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Title: Breezes: Religious Images in the Age of Mechanical Reproduction
Author(s): LOUGHLIN, Gerard
Journal: Louvain Studies
Volume: 27    Issue: 3   Date: fall 2002   
Pages: 265-279
DOI: 10.2143/LS.27.3.940

Abstract :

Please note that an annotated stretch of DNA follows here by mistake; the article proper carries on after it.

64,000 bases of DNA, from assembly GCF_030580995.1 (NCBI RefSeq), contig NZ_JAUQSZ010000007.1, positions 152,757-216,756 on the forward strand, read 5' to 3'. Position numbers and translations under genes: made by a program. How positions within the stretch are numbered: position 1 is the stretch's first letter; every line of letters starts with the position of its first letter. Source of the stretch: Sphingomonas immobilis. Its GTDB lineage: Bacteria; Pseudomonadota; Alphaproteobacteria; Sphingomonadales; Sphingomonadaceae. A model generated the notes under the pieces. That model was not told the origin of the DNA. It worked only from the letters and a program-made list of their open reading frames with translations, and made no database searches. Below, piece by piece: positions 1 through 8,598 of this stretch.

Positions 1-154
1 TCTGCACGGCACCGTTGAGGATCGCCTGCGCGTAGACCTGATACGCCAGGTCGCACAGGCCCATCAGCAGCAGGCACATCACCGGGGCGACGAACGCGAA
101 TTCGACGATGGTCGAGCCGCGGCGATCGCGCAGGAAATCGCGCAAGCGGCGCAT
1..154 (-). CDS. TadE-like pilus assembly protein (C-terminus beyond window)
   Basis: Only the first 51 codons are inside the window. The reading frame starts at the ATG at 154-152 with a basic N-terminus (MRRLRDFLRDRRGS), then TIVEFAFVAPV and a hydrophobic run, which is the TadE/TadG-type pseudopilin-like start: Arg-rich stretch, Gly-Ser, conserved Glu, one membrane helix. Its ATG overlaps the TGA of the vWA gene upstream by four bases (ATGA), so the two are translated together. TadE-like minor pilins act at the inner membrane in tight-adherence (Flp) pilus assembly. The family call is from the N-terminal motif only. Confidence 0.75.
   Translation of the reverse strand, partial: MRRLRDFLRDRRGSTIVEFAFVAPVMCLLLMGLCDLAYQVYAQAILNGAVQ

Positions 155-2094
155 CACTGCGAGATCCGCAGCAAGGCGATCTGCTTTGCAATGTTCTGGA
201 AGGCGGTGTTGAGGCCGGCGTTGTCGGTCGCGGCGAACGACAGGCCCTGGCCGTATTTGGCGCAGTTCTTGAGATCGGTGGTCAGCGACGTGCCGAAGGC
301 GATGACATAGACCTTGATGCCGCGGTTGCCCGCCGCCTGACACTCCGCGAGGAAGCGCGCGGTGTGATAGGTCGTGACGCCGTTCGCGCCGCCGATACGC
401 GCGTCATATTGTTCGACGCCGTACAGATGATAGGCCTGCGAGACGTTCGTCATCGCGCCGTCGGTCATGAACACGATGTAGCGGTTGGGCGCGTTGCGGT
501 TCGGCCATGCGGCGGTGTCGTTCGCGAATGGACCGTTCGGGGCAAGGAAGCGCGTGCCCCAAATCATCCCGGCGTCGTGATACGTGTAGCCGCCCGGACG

The gospels teach that if we are to live with God – live with God in Jesus Christ – we must become like little children.1The advice, like so much in the gospels, is baffling. What is it about children exactly that we, who are not children, should imitate? The injunction seems retrogressive. Yet we may remember that we were once children, and, if we are honest, that we have never really ceased to be so, no matter how slow and cynical we may have become. Trust, and the ability to imagine the world after our own fears and desires, are marks of childhood, even if trust is quickly lost and imagination is deadened with the need – and sometimes the relief – of coming to imagine the world as do others. These characteristics of childhood answer to the gospels’ conditional injunction, for if we are to be united with God in Jesus Christ, we have to trust that we can live in the vision of the Kingdom that Christ shows us, for it is not as others imagine the world.

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